Well, if anyone was wondering whether Silk Road was a sting, it seems to have been affected by the US government shutdown 🙂
The FBI — who evidently *haven’t* been set back by the shutdown —
nevertheless seem to have gone to considerable effort to create a “realistic end” to the project… it looks like the guy in charge is going to get an ass-load of time in an equally pound-me-in-the-ass federal prison.
To complete the trilogy of derrieres, it seems that in taking the site down, said FBI also reamed a hole in the site’s security the size of the Channel Tunnel.
Not only did they successfully unmask the location of the Tor hidden server, but they got an image of the server’s hard drive and completely decrypted everything… gaining access to all the records.
They also decrypted a great deal of Silk Road operator Dread Private Roberts’ private communications on the site, and located him at his San Francisco apartment.
Among Mr. Roberts’ — I mean, Ross William Ulbricht’s — communications were messages of him ordering a hit on a Silk Road user who’d threatend to expose many other users in public if he wasn’t paid off. There was something VERY odd about this, though.
When the FBI tried to track down the murder (Ulbricht had received a picture of the victim as “confirmation”) they found that the Canadian authorities had never heard of the man, despite him having a BC address. And there had been no homicides in his town during the time period in question.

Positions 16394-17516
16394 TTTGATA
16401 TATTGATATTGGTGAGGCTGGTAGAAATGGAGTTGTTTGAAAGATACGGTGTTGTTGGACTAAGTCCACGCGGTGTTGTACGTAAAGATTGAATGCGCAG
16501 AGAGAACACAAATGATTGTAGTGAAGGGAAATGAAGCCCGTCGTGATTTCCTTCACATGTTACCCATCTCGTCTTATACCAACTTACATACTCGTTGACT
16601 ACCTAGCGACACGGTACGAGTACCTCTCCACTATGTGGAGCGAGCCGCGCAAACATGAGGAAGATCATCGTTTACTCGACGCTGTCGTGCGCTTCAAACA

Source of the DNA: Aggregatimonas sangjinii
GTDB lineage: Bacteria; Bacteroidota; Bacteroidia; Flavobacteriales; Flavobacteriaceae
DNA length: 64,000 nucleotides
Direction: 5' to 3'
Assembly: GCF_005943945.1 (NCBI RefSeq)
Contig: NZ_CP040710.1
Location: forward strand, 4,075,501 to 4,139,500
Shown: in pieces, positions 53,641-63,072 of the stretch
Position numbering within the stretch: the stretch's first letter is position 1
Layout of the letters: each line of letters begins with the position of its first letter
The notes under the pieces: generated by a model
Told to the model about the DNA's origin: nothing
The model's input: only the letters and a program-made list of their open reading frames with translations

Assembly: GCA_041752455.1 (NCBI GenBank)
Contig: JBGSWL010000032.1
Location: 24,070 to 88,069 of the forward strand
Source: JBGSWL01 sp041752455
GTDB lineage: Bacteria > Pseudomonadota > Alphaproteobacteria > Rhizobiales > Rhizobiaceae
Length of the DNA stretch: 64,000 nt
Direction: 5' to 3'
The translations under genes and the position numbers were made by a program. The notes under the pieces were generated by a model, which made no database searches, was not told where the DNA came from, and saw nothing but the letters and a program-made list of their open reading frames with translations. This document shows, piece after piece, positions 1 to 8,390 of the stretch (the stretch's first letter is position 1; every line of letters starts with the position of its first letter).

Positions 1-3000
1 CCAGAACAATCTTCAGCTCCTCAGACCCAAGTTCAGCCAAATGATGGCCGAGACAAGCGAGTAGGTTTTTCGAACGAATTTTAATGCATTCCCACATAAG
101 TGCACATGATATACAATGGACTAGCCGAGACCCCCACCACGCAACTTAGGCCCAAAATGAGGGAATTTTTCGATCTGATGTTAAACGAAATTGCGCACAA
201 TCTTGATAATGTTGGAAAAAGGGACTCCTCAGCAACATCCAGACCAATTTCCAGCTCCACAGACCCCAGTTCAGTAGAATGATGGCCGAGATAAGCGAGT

And yes, Ulbricht made a great many mistakes that no doubt allowed investigators to do lots of “parallelling”… including posting an ad for a Bitcoin IT professional to Bitcointalk using the same account he’d used to advertise Silk Road in the very beginning.
Still, the big break in the FBI’s investigation came on July 23, 2013, when they managed to get an image of the main Silk Road server via a mutual legal assistance treaty with an unnamed foreign country.
Three days later, investigators knocked on Ulbricht’s door asking about some fake ID’s they’d intercepted at the border, destined for his apartment and with his photo on them. He declined to answer questions, but said that “hypothetically anyone could have ordered them to frame me on Silk Road.”
One reason for the FBI swooping down on the site now could simply be financial… they siezed some $3.2 million in bitcoins, which will no doubt be very welcome given the shutdown!
In the end, the lesson from all this is clear… “don’t trust anything you don’t understand” VERY VERY much applies to encryption technology. And doubly so to “anonymity networks” funded by — look, don’t take my word for it. Get your hands on a book called “The Mighty Wurlitzer” (I’m assuming you’ve read all the Bamford stuff) and then do your own digging.
No, I don’t think everyone who works for Tor is evil, I’m saying their intentions don’t matter when these kinds of forces are at work.
Just for humor value, everyone’s favorite “guy with his heart *maybe* in the right place but funds from the wrong one” in Switzerland recently…
“Appelbaum: “We give [NSA and GCHQ] a really hard target [in Tor].
Q: when I look at the Tor map there’s a big thick green line going to the middle of the US… what is it..?
A: I’ll answer a related question – does the NSA run Tor nodes? As far as I can tell that’s not the angle they’re going for. But there are people with fast internet who care about freedom of speech.” http://www.theguardian.com/world/2013/sep/30/privacy-and-surveillance-jacob-applebaum-caspar-bowden-and-more-speak-in-switzerland